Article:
The Anniversary of Another Tornado Outbreak

On May 3, 1999, there was a huge tornado outbreak in Kansas and Oklahoma. As if any more evidence was needed, it completely validated the National Weather Service's modernization efforts that began in the early and mid-1990s. The warnings would not have been anywhere near as good without the improved technology and training.

One of the most important pieces of data to come from that outbreak was the measurement of a 301 mph wind from mobile Doppler radar near Bridge Creek, Oklahoma.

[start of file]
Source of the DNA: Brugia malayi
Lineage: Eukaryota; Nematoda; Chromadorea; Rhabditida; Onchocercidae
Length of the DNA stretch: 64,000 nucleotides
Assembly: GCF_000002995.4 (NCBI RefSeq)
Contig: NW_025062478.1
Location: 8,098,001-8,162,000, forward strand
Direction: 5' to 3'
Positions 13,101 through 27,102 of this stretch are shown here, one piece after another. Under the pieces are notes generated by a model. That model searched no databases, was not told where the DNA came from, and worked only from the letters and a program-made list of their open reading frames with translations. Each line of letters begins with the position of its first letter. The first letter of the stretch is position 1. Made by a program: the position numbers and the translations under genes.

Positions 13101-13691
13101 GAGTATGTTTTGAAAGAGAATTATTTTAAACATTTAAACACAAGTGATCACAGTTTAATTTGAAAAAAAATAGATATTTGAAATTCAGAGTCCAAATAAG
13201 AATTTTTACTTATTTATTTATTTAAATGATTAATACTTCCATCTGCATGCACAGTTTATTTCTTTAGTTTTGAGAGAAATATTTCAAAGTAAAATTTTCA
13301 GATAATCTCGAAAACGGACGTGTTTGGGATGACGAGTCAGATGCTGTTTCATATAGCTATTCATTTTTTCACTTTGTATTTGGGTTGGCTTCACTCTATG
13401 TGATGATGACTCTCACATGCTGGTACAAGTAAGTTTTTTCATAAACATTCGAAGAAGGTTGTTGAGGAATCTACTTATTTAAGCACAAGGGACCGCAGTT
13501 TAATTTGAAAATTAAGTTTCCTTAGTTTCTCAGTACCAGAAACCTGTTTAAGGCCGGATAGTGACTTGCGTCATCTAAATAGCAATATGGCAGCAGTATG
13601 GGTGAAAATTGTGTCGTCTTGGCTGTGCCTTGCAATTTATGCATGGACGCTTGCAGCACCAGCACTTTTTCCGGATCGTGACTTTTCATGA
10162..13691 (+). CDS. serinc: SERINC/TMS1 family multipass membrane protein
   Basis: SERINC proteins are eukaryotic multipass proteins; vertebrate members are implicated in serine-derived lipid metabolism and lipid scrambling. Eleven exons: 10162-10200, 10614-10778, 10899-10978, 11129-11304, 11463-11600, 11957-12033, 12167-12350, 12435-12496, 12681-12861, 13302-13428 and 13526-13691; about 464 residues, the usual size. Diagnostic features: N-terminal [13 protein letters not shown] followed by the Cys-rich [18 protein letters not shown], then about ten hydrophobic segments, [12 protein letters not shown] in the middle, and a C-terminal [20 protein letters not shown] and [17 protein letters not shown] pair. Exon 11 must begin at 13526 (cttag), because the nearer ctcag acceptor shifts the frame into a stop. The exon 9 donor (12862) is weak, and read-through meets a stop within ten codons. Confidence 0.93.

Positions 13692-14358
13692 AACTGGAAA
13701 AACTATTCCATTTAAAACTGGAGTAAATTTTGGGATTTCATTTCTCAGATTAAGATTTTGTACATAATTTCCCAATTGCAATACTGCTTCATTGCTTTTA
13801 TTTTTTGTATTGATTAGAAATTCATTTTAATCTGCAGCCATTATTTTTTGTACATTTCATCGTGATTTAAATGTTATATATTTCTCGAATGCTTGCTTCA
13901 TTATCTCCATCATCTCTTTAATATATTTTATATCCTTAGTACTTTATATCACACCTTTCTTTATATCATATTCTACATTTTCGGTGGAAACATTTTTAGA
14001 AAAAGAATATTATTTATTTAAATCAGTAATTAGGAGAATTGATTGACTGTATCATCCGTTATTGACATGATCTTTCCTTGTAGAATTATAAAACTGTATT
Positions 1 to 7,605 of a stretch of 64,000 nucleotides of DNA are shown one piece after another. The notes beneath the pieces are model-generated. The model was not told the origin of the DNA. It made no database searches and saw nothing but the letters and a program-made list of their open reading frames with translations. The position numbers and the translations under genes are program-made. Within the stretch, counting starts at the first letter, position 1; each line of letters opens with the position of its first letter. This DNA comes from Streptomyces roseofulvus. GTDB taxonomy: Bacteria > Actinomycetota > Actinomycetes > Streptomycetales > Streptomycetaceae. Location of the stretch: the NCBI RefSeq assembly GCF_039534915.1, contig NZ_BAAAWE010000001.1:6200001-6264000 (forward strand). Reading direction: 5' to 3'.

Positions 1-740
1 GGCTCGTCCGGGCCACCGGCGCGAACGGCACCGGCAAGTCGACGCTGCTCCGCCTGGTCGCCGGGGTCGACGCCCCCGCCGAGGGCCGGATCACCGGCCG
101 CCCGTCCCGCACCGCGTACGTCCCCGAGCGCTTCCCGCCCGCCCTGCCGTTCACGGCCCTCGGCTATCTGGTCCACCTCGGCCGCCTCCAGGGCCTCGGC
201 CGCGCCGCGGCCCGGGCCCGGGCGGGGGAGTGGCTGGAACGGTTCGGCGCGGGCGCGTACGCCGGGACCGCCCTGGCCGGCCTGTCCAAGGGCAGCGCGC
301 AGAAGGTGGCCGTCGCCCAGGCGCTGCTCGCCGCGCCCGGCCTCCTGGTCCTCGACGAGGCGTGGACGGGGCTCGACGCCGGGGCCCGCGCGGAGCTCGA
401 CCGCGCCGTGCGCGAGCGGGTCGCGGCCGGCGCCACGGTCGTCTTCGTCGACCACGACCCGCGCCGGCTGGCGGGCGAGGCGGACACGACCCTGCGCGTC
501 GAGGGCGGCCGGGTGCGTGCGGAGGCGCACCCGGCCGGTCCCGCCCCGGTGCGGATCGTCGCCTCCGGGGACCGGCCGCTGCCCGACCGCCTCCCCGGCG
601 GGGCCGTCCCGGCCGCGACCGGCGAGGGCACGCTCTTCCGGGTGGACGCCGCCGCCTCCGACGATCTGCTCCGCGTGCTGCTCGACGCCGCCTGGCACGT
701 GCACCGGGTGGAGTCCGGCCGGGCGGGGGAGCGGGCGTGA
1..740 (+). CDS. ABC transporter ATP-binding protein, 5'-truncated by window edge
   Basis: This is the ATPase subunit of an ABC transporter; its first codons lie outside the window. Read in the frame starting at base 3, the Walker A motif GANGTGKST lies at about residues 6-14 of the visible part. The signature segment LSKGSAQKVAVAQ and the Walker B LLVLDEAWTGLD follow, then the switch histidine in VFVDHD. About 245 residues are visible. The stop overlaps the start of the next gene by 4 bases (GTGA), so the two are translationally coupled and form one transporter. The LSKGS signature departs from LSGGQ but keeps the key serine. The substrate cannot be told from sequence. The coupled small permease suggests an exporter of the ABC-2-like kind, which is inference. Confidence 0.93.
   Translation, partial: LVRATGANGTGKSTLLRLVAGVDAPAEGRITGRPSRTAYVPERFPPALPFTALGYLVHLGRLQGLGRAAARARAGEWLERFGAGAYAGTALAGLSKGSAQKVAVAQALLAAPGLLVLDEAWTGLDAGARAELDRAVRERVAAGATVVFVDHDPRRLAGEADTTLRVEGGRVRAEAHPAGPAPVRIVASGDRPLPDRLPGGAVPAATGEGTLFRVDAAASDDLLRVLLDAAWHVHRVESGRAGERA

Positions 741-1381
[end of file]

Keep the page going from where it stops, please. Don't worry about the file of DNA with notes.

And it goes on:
For more on the Oklahoma storms, click here.

The Wichita NWS is "replaying" the Andover tornado today (scroll down), so they published this map of the three tornado tracks rather than a formal web page.
Then-WeatherData, Inc.'s (now AccuWeather Enterprise Solutions) Jeff House intercepted the tornado in Sumner County (south of Wichita) and his reports were helpful in getting the warnings out. This was especially true since the NWS Wichita radar failed during the storm. Because of the modernization, the radar from Vance, AFB, Oklahoma, still covered the southern Kansas region with high-quality data. One of the goals of the modernization was overlapping coverage for many areas.


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